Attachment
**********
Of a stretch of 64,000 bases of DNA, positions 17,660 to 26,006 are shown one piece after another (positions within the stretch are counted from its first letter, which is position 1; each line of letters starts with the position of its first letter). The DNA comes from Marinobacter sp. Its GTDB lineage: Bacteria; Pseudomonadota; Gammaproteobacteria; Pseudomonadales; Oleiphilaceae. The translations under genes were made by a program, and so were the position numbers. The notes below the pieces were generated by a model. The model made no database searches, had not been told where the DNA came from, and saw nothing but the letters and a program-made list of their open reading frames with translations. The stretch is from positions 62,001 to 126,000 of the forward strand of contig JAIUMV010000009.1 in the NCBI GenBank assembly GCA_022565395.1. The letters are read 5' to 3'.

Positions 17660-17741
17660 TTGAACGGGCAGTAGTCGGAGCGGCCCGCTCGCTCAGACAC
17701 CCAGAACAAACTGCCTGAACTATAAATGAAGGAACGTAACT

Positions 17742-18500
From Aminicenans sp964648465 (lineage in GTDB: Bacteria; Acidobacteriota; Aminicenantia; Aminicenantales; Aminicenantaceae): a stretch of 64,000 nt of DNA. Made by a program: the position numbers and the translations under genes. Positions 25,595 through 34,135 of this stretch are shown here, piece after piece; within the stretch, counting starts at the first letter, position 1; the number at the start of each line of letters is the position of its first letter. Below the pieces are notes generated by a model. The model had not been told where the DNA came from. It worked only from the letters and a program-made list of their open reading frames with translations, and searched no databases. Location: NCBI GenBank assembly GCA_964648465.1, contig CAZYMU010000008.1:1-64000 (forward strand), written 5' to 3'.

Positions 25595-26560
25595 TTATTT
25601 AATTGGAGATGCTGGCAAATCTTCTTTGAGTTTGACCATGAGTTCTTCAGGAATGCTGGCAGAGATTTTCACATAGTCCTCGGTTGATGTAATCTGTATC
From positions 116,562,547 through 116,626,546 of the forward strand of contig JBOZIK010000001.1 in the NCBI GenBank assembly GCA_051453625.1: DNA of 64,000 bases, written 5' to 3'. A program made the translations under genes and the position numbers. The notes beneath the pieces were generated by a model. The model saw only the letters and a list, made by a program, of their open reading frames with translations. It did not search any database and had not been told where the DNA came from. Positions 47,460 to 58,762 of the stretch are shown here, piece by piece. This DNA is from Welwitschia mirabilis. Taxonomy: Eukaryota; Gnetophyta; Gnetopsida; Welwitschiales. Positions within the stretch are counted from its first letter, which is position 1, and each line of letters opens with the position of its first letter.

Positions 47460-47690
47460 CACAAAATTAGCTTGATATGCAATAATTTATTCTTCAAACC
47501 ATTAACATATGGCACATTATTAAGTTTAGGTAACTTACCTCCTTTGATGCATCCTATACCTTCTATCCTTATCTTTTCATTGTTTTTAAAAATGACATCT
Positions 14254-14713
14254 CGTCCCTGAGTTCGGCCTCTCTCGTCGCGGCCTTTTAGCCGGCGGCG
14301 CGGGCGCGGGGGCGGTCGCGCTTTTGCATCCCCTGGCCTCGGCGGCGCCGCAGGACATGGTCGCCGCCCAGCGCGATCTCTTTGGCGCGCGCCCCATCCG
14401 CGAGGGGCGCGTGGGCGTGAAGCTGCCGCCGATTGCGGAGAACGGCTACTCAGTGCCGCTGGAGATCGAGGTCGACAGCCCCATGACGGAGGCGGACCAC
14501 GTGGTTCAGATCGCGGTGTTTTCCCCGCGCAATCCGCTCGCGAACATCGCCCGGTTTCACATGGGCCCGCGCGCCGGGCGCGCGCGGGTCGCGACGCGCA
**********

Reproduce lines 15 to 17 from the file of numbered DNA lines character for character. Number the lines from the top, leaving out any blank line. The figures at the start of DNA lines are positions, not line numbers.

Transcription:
14254 CGTCCCTGAGTTCGGCCTCTCTCGTCGCGGCCTTTTAGCCGGCGGCG
14301 CGGGCGCGGGGGCGGTCGCGCTTTTGCATCCCCTGGCCTCGGCGGCGCCGCAGGACATGGTCGCCGCCCAGCGCGATCTCTTTGGCGCGCGCCCCATCCG
14401 CGAGGGGCGCGTGGGCGTGAAGCTGCCGCCGATTGCGGAGAACGGCTACTCAGTGCCGCTGGAGATCGAGGTCGACAGCCCCATGACGGAGGCGGACCAC